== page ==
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I, on the other hand, go for the cheese plate.

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Having eaten – and drunk – too much, and with the room being way too hot, sleep evades me, and I toss and turn throughout a restless night.

Posted by Grete Howard 05:54 Archived in England Tagged food restaurant airport drink cat pub virgin cider gatwick wasps premier_inn gatwick_manor Comments (2)

Port au Prince - Atlanta - London - Bristol

Homeward bound


View It's the Caribbean, but not as you know it - Haiti for Jacmel Carnival 2016 on Grete Howard's travel map.

05:00 is way too early for my liking, but I prefer to have plenty of time to get ready. Today is departure day and Geffrard is picking us up at 06:15. He is early and we make it to the airport in no time.

The whole airport experience is a bit of a palaver. Uncharacteristically, we allow a porter to take out bags from the car to check in, and tip him accordingly. He lingers, consistently demanding a “tip for my supervisor” Really?

Suspecting previous experience is to blame for the pre-check-in checks in the departure hall, we are not surprised when a Haitian couple are unable to produce a green card or visa for the US, pretending not to understand the questions posed to them and thus holding up the queue.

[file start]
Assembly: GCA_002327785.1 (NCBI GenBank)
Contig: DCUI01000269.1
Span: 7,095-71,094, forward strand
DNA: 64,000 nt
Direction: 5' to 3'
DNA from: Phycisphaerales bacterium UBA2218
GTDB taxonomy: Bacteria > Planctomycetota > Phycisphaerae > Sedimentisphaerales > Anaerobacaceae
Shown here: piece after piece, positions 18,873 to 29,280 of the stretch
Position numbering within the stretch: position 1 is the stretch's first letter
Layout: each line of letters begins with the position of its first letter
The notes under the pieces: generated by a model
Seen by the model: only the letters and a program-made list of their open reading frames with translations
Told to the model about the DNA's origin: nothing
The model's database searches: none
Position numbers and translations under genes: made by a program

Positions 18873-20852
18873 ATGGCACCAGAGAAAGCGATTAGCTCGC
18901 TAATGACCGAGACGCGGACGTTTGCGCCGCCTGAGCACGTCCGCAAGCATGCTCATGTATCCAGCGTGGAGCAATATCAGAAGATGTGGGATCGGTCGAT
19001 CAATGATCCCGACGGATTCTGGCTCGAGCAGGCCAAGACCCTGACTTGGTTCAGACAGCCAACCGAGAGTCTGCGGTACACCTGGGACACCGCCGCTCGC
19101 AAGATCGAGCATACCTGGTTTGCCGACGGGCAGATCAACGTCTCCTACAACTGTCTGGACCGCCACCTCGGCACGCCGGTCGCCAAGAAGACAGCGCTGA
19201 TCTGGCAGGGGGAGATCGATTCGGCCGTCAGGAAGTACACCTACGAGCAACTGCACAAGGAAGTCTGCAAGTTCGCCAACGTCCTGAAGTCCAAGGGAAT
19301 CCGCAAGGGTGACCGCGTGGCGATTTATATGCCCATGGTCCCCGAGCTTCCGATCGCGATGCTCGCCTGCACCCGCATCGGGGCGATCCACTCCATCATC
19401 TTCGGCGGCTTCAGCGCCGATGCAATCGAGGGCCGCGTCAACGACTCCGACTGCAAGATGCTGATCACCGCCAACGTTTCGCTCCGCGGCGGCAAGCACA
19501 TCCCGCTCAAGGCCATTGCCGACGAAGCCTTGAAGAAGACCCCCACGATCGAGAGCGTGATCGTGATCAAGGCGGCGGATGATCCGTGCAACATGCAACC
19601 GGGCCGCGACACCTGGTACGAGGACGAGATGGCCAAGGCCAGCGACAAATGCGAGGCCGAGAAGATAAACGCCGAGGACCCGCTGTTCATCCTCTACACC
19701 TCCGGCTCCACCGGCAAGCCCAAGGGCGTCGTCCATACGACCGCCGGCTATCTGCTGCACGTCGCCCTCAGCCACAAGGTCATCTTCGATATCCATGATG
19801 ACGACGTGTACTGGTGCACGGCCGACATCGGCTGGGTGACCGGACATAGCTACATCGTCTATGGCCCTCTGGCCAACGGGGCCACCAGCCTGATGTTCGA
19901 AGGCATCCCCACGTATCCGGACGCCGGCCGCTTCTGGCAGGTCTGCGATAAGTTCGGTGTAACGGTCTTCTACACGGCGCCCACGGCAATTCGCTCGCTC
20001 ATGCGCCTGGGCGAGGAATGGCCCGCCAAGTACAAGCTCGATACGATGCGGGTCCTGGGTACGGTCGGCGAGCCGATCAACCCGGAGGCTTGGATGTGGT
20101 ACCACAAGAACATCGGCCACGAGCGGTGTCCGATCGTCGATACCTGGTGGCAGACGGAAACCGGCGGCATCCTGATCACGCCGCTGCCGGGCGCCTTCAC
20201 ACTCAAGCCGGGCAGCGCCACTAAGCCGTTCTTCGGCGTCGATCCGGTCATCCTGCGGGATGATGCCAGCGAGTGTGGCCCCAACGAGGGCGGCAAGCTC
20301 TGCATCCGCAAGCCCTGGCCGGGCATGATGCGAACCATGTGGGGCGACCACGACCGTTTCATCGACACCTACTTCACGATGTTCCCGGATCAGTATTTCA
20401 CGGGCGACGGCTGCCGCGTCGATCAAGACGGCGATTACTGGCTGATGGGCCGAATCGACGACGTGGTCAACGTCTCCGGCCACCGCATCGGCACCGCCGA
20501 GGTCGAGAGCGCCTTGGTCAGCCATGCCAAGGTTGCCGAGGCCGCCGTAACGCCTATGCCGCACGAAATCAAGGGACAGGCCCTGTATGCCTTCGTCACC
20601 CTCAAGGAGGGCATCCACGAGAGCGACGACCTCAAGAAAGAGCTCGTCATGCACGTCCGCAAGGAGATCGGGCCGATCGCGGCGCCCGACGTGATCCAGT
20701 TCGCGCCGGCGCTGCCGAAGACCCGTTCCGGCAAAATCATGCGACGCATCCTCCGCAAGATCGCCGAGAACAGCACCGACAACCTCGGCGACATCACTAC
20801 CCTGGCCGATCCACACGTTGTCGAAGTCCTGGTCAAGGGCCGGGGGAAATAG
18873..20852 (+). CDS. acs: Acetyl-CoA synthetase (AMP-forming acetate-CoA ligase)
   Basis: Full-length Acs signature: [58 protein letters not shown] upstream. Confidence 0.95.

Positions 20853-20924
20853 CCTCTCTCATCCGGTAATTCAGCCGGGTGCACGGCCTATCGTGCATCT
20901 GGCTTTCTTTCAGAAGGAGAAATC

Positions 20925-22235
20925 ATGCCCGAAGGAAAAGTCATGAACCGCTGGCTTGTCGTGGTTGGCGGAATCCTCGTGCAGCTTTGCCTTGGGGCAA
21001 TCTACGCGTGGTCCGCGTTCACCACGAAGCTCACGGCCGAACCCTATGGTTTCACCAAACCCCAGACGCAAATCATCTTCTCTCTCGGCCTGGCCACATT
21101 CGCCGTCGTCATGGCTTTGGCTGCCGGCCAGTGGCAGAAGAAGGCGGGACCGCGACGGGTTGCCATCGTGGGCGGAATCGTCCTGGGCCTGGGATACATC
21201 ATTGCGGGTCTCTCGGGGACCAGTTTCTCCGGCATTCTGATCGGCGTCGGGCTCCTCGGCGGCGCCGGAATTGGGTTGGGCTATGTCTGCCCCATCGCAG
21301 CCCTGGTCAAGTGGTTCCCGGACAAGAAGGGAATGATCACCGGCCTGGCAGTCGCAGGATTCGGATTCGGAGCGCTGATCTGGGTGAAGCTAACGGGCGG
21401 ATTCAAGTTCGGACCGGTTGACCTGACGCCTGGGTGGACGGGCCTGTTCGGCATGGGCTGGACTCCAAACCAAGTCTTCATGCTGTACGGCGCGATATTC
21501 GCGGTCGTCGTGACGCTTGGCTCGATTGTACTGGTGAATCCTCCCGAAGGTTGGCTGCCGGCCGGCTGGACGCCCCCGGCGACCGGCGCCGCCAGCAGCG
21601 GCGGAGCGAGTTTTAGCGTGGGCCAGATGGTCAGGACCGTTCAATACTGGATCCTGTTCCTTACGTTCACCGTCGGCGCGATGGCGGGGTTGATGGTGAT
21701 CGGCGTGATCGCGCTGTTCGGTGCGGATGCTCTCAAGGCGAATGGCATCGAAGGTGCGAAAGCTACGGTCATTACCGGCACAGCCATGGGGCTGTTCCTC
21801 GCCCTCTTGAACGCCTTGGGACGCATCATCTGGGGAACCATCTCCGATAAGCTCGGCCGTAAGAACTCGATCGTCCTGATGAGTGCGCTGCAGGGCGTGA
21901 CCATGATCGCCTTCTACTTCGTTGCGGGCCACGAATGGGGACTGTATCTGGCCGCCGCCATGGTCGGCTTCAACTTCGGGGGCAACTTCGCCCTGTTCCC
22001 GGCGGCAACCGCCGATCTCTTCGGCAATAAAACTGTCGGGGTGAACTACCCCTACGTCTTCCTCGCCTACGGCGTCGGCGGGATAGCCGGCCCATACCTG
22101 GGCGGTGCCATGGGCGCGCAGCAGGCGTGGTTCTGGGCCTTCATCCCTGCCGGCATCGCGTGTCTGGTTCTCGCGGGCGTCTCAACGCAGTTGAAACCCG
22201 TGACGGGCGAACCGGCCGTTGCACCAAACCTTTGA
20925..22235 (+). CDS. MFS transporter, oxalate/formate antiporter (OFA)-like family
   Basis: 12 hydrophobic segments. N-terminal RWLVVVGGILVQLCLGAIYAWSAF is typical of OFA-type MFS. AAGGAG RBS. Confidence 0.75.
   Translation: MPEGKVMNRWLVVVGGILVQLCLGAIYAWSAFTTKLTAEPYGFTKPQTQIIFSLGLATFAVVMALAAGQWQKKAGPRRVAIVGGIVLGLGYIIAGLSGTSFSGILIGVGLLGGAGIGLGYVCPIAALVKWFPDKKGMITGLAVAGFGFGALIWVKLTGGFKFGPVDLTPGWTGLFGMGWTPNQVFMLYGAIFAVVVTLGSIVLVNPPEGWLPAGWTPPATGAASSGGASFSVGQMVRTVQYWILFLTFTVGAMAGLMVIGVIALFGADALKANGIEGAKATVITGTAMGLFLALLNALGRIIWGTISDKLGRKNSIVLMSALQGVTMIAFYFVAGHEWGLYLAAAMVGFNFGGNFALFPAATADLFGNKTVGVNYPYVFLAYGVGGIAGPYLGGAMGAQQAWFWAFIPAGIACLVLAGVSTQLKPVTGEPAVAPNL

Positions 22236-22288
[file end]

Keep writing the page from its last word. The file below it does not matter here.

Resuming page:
In the queue for security, I chat to the Canadian UN security worker in front of me, whose alcohol-breath poses a real fire risk. She gets stopped by the officials – I wonder why...

I am not sure whether it is the Haitian authorities or Delta Airlines whose paranoia leads to the sheer number of checks:

Pre-check in checks: US visa / ESTA / Green Card
Check in – tickets / pre-printed boarding cards / passport
Bag drop – boarding cards
Security – boarding cards, shoes off, x-ray
Immigration – passports, boarding cards
Another check – boarding cards scanned
Second security – boarding cards check, manual bag check, body pat down
Boarding gate – boarding cards and passports
On entering the plane – boarding cards

Finally we board our Atlanta bound plane, and find ourselves surrounded by a large group of Pennsylvania Dutch. Are they Amish? Mennonites? Quakers? I admit my ignorance at not knowing the difference. They are all in plain dress, with the women wearing mostly matching pale blue gingham-checked floor-length dresses, a white bonnet covering their hair and make-up less faces devoid of any smile or outward sign of joy. The men – mostly young lads – nearly all look alike which makes me think they are possibly brothers or even one large family. They speak some variation of German amongst themselves, and English to the crew. As the plane starts to taxi, the sound of two dozen passengers quietly singing hymns emits from all around us in the cabin. In all the 650 or so flights we have taken, this is a first!